Phosphorylation by Alkaline Phosphatase: Immobilization and Synthetic Potential

  •  Lara Babich    
  •  Joana Peralta    
  •  Aloysius Hartog    
  •  Ron Wever    


Phosphatases (AP, E.C. are hydrolytic enzymes that naturally hydrolyse phosphomonoesters but in a so-called transphosphorylation reaction these enzymes are also able to transfer a phosphate group from phosphorylated compounds to alcoholic functions. This transphosphorylation catalysed by acid phosphatases using pyrophosphate as a phosphate donor has been studied in some detail. However, the acidic pH optimum of these enzymes limits some of their applications. The catalytic features of alkaline phosphatase are similar to the acid phosphatases and its alkaline pH optimum suggests a possible application of this enzyme in phosphorylation reactions which need to be carried out at higher pH. Here we explore the synthetic potential of bovine intestine alkaline phosphatase (AP) in the phosphorylation of dihydroxyacetone (DHA) and glycerol using pyrophosphate (PPi) as phosphate donor. The phosphorylated compounds are intermediates in two multi-enzymatic cascade reactions for the synthesis of carbohydrates. The yields of dihydroxyacetone phosphate (DHAP) and glycerol-1-phosphate at pH 8 (2.6 mM and 2.2 mM, respectively) were comparable to the results obtained with the acid phosphatases at pH 4. Nevertheless, when the cascade reactions were carried out at pH 8, very low conversions were measured due to inactivation of the alkaline phosphatase by the product phosphate. To circumvent this inhibition, the alkaline phosphatase was immobilized on aldehyde-activated beads (Sepabeads EC-HA). The immobilization greatly diminished the inhibition by phosphate, and the immobilized alkaline phosphatase at pH 8 gave the same conversions in the cascade reaction starting from DHA as obtained with the acid phosphatase at pH 6. However, the immobilized enzyme was active for only one catalytic cycle and the beads could not be reused.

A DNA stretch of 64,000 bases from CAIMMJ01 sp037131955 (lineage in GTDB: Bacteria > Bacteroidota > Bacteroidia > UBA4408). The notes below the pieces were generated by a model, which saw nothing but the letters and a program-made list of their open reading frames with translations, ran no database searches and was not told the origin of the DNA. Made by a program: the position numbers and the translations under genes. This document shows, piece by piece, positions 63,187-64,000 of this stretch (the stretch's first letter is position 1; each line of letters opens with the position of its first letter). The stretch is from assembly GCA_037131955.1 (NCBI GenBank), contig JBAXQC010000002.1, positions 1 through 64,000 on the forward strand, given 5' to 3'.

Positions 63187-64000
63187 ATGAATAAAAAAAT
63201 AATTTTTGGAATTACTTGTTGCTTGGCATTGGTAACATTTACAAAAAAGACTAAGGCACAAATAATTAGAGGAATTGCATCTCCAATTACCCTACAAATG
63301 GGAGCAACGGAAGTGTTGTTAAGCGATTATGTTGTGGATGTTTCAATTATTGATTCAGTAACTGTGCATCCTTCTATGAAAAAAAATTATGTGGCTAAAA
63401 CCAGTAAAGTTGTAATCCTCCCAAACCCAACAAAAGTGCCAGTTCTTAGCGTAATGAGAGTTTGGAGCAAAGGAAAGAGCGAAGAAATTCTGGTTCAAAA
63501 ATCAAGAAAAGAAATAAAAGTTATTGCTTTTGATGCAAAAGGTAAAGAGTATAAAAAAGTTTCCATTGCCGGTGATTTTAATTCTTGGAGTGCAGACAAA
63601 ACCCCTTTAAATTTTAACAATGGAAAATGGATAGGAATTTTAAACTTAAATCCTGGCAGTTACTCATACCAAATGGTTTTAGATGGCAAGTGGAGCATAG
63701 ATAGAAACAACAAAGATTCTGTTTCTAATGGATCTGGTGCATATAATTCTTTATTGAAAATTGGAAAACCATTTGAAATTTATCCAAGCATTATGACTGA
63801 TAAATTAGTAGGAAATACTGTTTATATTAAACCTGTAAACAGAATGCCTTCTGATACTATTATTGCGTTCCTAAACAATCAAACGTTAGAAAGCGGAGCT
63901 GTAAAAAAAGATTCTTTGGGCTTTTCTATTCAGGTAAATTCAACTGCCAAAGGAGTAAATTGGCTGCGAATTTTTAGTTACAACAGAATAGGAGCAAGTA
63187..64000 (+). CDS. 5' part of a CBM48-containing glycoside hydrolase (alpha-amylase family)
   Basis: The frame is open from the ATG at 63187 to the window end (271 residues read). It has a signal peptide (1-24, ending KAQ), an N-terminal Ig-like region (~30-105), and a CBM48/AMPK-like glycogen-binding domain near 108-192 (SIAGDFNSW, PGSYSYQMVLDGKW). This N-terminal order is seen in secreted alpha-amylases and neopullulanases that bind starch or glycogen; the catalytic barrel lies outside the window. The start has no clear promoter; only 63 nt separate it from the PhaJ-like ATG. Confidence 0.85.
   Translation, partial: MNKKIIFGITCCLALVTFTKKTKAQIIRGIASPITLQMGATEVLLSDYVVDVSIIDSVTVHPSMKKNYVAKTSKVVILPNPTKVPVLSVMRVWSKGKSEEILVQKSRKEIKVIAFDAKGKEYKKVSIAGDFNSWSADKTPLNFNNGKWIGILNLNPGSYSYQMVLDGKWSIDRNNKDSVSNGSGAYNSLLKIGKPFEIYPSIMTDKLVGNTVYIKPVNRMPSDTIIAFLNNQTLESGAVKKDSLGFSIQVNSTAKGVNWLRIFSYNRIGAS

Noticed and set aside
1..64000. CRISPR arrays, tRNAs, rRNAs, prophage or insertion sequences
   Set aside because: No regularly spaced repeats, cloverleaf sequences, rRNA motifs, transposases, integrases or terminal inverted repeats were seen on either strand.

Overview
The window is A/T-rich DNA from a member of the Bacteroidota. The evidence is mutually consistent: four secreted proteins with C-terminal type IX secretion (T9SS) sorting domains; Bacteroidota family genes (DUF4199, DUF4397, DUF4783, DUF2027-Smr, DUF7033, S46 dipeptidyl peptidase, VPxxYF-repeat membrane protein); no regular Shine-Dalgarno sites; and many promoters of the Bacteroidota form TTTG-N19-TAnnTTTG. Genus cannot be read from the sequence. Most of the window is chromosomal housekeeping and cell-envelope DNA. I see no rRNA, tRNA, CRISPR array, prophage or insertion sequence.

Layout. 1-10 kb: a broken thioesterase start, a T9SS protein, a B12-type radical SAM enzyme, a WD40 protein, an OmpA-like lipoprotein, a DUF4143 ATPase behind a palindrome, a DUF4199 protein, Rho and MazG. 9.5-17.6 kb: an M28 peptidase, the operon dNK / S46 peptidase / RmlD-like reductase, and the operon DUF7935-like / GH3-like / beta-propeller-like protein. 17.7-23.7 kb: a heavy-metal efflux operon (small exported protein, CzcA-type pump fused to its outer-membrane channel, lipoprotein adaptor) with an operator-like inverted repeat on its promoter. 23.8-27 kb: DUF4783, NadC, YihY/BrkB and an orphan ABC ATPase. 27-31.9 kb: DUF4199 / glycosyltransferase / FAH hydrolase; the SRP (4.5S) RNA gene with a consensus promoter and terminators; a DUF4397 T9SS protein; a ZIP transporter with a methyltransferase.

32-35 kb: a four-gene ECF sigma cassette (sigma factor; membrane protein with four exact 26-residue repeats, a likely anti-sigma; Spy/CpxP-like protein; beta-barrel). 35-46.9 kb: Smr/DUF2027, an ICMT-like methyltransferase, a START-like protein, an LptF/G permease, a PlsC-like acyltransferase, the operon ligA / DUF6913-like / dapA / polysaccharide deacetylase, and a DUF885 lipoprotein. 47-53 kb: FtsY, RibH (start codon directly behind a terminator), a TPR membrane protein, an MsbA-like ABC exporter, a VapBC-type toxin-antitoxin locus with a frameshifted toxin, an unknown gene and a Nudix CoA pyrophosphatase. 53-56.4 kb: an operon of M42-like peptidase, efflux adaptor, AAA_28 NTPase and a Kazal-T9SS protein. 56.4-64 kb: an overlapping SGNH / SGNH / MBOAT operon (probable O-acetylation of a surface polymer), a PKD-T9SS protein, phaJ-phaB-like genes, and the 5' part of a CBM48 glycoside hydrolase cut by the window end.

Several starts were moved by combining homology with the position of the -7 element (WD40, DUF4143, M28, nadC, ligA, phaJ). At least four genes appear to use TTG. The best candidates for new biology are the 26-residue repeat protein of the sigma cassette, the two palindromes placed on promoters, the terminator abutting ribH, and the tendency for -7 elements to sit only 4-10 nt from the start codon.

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  • ISSN(Print): 1916-9698
  • ISSN(Online): 1916-9701
  • Started: 2009
  • Frequency: semiannual

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